“We deliver equity. We have offices everywhere,” Gordan said. “We take care of patients with all types of insurance and uninsured patients.”

He pointed to studies he co-authored that show community practices spend thousand less per month per patient compared with hospitals on cancer treatment, both for chemotherapy and for total cost of care.

McAneny said when she arrived in New Mexico as a young oncologist, she soon observed that she was seeing the same problems with the health care delivery system across many patients. In 2003, she joined an American Medical Association physicians’ committee that was supposed to advise an HHS secretary—who didn’t necessarily want their advice. McAneny said she learned that some physicians had to take a leadership role not just in treating patients, but also being their advocates.

“People don’t hand you power,” she said. “You actually have to stand up and say, ‘I’m speaking for people who cannot speak for themselves.’”

She said her mantra became, “follow the money,” and this has remained so, as McAneny has spoken out against abusive behavior by PBMs as well as data-gathering requirements from the Center for Medicare and Medicaid Innovation she worries will alarm the Native American patients she serves.

“If a patient comes in and says, ‘I have to decide between chemotherapy and putting on the table for my kids or my rent,’ we are the ones who find the money to pay the rent,” McAneny said. Hospitals, she said, typically do not offer such assistance.

Atkins agreed. She described the behavior by hospitals that have taken advantage of the 340B provision, which was intended to help safety net hospitals acquire drugs at discount prices so they could afford to care for the uninsured and other underserved patients. In her area, a hospital took over another area clinic and let all referring primary care physicians know to send patients to her competitor.

If it came down to it, Atkins said, “We will shut the door before we sell to the hospital.”

Patton said the role of COA is to give community oncology physicians a voice they lacked in other organizations. The American Society of Clinical Oncology (ASCO) is a giant organization with many constituencies, some in direct conflict with the community practice.

“In 2003 and 2004, we didn’t have a voice,” Patton said. ASCO, he said, has certain conflicts. Without COA, he said, the situation for community oncologist would be even more dire. The percentage of chemotherapy administered in physician-owned practices has been cut in half over the past 20 years, he said, despite the fact that costs are lower for payers and for patients. The financial strain on practices is enormous and constantly shifting he said.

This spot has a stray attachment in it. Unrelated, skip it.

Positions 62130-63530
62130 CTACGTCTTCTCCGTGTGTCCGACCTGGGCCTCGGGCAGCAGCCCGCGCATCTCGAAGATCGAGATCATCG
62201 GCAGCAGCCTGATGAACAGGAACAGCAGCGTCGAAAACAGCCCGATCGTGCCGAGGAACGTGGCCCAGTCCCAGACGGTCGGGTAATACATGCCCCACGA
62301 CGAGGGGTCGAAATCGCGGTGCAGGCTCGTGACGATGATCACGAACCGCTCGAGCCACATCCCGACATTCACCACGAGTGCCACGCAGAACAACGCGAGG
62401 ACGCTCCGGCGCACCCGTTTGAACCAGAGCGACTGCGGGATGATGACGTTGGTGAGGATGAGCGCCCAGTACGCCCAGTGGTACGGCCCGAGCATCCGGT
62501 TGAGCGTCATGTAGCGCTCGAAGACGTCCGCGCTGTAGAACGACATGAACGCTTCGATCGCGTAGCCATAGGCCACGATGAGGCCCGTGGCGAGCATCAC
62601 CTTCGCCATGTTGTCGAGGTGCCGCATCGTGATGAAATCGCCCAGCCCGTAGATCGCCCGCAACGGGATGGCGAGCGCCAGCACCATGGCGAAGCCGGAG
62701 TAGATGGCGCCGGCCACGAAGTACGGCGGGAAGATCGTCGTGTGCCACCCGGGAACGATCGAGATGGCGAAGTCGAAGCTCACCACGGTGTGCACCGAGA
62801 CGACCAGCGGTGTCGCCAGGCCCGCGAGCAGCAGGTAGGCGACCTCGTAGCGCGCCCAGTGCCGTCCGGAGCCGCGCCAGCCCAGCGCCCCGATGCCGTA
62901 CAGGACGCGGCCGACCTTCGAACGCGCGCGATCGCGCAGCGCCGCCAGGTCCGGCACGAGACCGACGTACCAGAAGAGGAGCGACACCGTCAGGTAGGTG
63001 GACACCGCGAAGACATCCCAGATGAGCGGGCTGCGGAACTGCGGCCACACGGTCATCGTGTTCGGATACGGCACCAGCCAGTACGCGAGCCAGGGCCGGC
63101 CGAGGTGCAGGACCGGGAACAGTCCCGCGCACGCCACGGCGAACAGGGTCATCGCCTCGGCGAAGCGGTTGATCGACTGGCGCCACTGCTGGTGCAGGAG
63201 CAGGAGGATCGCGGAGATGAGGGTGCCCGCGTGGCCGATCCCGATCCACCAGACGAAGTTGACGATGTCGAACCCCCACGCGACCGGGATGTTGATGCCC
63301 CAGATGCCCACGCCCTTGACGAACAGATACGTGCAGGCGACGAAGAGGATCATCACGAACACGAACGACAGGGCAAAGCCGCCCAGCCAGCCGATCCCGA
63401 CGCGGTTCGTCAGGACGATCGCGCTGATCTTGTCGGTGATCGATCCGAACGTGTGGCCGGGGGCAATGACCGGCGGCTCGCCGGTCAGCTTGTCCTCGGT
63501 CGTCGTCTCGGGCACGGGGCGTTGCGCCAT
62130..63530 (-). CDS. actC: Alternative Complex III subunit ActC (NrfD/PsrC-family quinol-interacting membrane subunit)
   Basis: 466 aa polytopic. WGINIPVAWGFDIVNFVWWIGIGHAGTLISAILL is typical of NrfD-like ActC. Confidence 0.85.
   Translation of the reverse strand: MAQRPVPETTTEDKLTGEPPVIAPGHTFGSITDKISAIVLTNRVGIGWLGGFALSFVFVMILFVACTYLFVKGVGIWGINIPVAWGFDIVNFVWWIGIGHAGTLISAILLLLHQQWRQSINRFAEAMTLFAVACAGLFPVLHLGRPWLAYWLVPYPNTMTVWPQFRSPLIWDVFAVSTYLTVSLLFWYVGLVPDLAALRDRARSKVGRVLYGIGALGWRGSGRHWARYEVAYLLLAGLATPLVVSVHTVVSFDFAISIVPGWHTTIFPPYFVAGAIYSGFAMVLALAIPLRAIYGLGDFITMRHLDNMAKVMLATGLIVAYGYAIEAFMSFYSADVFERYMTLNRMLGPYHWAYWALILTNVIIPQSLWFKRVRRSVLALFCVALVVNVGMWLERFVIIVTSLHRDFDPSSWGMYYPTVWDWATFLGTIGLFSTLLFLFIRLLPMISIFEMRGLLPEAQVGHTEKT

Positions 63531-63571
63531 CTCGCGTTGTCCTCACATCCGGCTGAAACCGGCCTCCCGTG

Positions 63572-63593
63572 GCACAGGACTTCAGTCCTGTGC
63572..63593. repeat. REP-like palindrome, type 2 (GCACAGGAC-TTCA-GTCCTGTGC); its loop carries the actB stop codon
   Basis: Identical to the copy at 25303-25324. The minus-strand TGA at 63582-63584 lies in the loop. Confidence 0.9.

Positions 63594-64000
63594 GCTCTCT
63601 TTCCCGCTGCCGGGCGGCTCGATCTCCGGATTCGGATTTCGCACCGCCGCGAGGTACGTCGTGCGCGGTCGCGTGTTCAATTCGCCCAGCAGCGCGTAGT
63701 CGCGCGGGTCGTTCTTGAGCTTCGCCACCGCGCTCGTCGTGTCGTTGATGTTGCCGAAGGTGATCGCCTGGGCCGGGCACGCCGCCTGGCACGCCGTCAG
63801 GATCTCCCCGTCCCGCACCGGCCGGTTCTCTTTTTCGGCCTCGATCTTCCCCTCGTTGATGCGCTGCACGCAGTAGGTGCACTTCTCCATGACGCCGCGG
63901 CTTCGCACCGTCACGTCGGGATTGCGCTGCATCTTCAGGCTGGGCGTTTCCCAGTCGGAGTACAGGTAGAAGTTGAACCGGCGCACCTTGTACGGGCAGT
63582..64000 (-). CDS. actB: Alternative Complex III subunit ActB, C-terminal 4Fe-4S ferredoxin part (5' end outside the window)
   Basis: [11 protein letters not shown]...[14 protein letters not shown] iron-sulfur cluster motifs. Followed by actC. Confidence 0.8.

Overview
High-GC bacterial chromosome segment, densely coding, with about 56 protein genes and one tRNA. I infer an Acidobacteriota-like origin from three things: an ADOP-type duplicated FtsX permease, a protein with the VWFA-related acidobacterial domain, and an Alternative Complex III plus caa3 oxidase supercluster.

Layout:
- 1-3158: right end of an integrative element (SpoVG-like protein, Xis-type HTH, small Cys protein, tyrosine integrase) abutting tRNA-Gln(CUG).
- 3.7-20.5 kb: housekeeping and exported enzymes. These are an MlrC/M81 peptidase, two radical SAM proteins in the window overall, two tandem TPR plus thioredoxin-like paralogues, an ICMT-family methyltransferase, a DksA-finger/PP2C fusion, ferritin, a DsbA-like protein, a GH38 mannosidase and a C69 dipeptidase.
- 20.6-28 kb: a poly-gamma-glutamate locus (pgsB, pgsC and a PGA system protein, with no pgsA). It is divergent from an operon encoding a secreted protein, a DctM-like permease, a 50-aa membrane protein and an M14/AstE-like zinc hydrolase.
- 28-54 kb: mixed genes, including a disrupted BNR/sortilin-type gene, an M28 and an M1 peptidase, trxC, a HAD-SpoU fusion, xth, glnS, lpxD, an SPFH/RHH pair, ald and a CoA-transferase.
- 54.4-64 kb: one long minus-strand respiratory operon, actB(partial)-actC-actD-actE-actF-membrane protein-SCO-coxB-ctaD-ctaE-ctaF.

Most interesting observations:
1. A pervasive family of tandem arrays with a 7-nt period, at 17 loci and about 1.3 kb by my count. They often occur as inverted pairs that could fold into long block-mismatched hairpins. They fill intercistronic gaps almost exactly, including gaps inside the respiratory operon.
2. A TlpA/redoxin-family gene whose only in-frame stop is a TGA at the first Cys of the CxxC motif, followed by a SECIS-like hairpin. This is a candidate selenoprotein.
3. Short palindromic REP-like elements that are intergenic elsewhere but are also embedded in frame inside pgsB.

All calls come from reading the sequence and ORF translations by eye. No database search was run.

“We have past presidents [of COA] who, not by choice but by necessity, have joined hospital systems,” Patton said.

The amount of money involved in cancer care makes it attractive to those who do not deliver care to find a way into the revenue stream, he said. “It’s a huge business, so the middlemen come in to get a slice of the pie.”

Gordan highlighted the positive contributions community oncology has made to the advancement of treatments, noting that his practice has participated in trials for 87% of the new cancer drugs approved by FDA in the last 10 years. Plus, the community practices can do this at a lower cost.

McAneny said the call for health equity—and more diversity in trials—could mean that is an important path forward for practices. The nimbleness of community practices to set up trials should be attractive to pharmaceutical sponsors now that FDA is requiring proof of diversity in trial enrollment.

“The community is an untapped resource.,” she said. As practices look for new revenue streams, trials offer opportunities for business stability along with better patient care. “As COA evolves, we will remain an advocacy organization because we have to have that voice. But we also were going to need to figure out how to teach more and more oncologists how to manage practices and how to remain independent.”